The world’s leading investment banks are battling with US regulators to stave off massive legal liabilities that could stem from a settlement of investigations into Wall Street conflicts of interest.
As the two sides enter final negotiations, the banks are resisting admissions of wrongdoing and pressing the regulators to limit disclosure of evidence against them.
The banks fear that investigators’ findings included in a settlement could boost class-action lawsuits filed by investors claiming they were misled by Wall Street analysts. Investment analysts and legal experts estimate damages from such suits could top $5bn. The regulators, led by New York attorney general Eliot Spitzer, want to provide ammunition for civil suits that could provide “restitution” for investors.
“The language of the findings is more critical to the banks than the fines,” said Marvin Pickholz, a New York securities lawyer. “They need to leave themselves room to defend themselves from civil litigation.”
Regulators hope the talks on a “global” settlement will end soon, setting the stage for a series of meetings starting on December 11 where banks will learn their punishment.
State and federal regulators, led by the Securities and Exchange Commission and Mr Spitzer, have been investigating whether banks promised overly-optimistic stock research or lucrative IPO allocations to corporate customers to win investment banking assignments.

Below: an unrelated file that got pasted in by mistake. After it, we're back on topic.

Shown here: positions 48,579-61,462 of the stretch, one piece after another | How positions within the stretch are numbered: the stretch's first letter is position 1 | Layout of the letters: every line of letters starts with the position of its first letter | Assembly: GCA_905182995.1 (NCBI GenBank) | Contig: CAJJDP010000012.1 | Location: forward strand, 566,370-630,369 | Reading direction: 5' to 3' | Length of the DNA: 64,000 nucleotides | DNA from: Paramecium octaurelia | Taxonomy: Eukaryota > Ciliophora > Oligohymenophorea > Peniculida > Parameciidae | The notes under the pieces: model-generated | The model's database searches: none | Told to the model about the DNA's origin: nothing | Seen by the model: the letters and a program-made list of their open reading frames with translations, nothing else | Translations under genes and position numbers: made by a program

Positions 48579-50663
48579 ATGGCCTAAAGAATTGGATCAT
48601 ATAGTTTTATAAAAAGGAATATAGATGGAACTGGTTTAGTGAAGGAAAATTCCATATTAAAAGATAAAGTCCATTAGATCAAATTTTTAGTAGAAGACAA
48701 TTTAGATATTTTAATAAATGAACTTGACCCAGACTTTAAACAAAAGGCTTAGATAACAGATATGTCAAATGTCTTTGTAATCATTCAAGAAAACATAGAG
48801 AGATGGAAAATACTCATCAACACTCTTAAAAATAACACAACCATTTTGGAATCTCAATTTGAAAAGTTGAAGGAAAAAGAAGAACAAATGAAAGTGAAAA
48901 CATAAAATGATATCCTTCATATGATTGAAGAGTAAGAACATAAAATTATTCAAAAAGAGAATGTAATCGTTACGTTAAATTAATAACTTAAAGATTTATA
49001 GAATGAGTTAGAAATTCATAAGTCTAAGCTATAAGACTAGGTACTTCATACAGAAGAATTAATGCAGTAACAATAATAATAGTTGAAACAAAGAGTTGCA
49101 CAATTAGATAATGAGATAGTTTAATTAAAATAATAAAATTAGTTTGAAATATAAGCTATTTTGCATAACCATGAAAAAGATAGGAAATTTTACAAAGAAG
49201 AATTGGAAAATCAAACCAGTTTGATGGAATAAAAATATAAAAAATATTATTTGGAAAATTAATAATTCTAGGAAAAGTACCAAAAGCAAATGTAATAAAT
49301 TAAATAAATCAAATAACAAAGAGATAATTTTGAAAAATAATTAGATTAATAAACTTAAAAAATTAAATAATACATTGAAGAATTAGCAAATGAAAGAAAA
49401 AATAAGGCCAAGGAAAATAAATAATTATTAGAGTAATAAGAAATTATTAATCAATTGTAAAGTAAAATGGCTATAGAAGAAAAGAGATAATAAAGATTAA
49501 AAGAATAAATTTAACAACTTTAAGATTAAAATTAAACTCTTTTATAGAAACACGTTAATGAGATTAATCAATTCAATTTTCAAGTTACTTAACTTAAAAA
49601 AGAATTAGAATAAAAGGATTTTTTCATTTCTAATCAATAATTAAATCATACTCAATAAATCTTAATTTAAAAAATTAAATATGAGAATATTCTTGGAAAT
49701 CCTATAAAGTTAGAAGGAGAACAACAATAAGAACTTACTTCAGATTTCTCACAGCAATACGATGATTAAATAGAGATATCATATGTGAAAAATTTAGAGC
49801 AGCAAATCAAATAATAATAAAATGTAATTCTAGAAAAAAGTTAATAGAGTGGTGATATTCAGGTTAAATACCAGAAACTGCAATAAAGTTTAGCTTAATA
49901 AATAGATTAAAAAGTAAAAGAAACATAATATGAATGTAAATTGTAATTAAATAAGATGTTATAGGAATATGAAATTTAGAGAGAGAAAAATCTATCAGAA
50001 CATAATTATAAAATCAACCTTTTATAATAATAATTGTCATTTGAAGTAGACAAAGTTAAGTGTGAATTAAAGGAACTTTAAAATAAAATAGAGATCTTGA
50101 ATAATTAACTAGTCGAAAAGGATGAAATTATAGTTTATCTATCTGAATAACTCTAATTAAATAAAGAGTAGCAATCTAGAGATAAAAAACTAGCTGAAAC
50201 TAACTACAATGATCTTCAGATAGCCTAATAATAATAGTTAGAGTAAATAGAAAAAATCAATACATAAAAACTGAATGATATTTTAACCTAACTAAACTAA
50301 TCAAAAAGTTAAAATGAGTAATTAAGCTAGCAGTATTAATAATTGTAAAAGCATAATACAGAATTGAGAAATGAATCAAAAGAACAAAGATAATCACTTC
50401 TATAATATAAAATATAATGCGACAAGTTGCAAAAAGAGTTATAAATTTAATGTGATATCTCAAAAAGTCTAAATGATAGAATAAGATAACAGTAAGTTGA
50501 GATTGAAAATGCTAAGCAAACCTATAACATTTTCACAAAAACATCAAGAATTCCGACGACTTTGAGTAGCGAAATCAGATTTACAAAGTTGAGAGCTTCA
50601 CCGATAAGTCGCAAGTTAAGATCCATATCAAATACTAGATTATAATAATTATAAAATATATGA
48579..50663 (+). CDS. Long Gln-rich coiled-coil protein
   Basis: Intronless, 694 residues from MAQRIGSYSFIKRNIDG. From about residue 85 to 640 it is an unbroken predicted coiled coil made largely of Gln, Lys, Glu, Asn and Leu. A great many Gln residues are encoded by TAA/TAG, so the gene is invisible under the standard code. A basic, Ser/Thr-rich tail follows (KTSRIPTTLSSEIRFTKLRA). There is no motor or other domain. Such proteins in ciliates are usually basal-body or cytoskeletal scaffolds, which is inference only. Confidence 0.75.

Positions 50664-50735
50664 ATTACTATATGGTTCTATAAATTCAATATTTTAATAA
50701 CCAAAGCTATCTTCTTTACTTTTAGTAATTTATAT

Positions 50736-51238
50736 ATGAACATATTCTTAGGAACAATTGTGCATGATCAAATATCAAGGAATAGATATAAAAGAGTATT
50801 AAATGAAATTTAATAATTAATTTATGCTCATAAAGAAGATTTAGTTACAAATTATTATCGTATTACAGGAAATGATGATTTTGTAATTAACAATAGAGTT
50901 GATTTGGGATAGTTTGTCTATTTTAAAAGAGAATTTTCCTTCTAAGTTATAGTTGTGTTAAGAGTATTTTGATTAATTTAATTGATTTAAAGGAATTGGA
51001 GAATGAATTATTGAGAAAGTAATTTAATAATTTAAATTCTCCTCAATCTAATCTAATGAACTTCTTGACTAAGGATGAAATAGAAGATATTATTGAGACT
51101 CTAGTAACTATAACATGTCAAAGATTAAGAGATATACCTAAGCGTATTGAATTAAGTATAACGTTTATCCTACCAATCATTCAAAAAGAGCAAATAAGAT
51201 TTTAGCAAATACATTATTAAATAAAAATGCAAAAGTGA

The two sides have reached a broad agreement on a series of structural changes to prevent further abuses. The regulators have informed a dozen banks of fines totalling more than $1bn that are likely to be imposed as part of the deal. They range from as much as $500m for Citigroup’s Salomon Smith Barney investment banking arm to as little as $50m for a group of other banks including Goldman Sachs, Deutsche Bank and Morgan Stanley.
This week the regulators are giving the banks a last chance to respond to specific charges against them. The precise findings in a settlement will be closely watched because they could indicate whether authorities will bring charges against individual executives after concluding the broader agreement.
The settlement talks were threatened last week by the prospect that California and Massachusetts regulators might break away from the coalition and continue their own investigations.
But Wall Street’s biggest concern has been the language of a settlement and the implications for lawsuits.
Typically, banks avoid acknowledging wrongdoing when they enter into settlement agreements with regulators such as the SEC. But Mr Spitzer and Anthony Taggart, Utah’s securities administrator, have pledged to publish the evidence uncovered against the banks as a way to help investors seek restitution.
As part of the talks, the regulators have begun to supply the banks with samples of the evidence against them so they will have the opportunity to defend themselves. This could also help the banks reduce their fines.
The findings against the banks in a settlement agreement could range from allegations of fraud to less severe accusations, such as failure to supervise employees properly.
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